One major job involved the pavement mill and overlay of two state trunk highways and the main street in the middle of town. Trenchless technology was included in the bid package, and the utility was able to use HDD to replace 4,000 feet of cast iron pipe with 8-, 10- and 12-inch fusible PVC pipe.

“The fact that the roadwork was mill and overlay versus full-scale reconstruction made trenchless construction of the water main an ideal fit,” the authors of the paper report. The approach diminished disruption of traffic in the busy downtown area and allowed MPS to piggyback on the road project, saving on the design, permitting, traffic management and construction administration costs.

In another project, MPS had experienced a number of breaks in a 1,200-foot section of water main along Sixth Street, as well as sloughing of iron deposits. Before the city began a total reconstruction of the street, MPS was able to execute a pipe bursting project, doing 300-foot pulls that took between three and five hours each.

Costs were kept at approximately $80 per foot since MPS did not have to replace any asphalt at the pipe bursting connection pits because the city fully restored the road surface following pipe replacement. “For a time, the pavement levels are different and we post uneven pavement traffic signs to warn drivers,” Long says.

Finally, in a project in a densely populated residential area in the southern part of town, MPS used pipe bursting to replace 3,300 feet of 6-inch cast iron pipe with 8-inch fusible PVC. Because the project was coordinated with an upcoming mill and overlay of the street, MPS achieved significant savings on the cost of patching the many service connections that were required in this densely populated area.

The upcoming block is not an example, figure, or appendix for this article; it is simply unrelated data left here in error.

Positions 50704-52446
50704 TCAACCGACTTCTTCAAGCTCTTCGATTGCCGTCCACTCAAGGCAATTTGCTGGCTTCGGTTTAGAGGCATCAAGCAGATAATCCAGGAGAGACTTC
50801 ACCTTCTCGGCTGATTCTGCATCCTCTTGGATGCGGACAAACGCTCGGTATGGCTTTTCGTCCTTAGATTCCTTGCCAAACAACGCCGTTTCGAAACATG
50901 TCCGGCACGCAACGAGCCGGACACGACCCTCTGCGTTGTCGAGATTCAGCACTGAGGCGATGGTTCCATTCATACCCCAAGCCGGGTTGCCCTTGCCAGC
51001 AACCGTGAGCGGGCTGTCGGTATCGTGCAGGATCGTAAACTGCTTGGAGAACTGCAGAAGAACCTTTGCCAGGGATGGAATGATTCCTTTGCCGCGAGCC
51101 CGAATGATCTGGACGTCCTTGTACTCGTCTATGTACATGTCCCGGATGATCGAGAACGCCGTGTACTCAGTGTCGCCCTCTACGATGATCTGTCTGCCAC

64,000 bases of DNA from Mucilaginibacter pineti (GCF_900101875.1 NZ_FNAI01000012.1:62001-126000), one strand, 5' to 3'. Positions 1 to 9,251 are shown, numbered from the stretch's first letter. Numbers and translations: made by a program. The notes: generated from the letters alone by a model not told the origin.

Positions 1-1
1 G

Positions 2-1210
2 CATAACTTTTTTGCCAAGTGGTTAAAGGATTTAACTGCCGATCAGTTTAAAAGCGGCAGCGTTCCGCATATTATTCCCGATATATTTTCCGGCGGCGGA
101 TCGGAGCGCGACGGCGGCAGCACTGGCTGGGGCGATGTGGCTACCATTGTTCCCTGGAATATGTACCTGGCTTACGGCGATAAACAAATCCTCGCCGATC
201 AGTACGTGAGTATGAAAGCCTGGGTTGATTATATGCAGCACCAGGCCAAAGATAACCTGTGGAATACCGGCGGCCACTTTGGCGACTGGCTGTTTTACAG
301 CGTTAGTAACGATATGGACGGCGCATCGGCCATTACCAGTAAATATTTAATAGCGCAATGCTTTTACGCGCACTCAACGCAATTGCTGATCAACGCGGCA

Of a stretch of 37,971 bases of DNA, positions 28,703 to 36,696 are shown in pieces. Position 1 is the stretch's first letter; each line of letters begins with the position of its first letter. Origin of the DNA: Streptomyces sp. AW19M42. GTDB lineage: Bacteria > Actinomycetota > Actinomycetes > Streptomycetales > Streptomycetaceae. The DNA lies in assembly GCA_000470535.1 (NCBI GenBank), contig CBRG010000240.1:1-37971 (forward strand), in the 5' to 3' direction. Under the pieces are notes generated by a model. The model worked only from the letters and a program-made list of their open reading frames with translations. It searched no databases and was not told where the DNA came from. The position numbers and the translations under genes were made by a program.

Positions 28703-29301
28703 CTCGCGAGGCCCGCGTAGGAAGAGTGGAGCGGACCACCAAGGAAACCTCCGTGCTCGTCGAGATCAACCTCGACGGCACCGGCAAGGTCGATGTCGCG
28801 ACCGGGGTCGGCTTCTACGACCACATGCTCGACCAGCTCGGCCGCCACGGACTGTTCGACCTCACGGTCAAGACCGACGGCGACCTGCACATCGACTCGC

“Contractors were given the choice between opencut excavation and pipe bursting,” the NASTT paper reports. Trenchless was chosen due to the high cost of gravel and asphalt needed for roadway repairs with opencut.

Pipe was pulled in three- to five-hour periods during the early morning to allow residents access to their driveways.

Again, coordination between the city and MPS proved cost-effective.

Close coordination

Replacing the aging infrastructure across the nation represents a huge investment of funds that are not always available from government or that require significant water rate increases that must be borne by customers.

At MPS, the use of trenchless technologies and close coordination with the city’s road construction projects is turning out to be highly cost-effective.

Knutson estimates that the average cost per foot of replacing water mains is around $165. By coordinating the replacement with the city’s roadway projects and leaving the top 2 inches of the entry and exits pits for the city to resurface, that cost has been reduced to around $135 per foot. That number can come in even lower when the utility does the replacement work itself.

The utility’s Watermain Asset Management Plan is paying dividends.


Comments on this site are submitted by users and are not endorsed by nor do they reflect the views or opinions of COLE Publishing, Inc. Comments are moderated before being posted.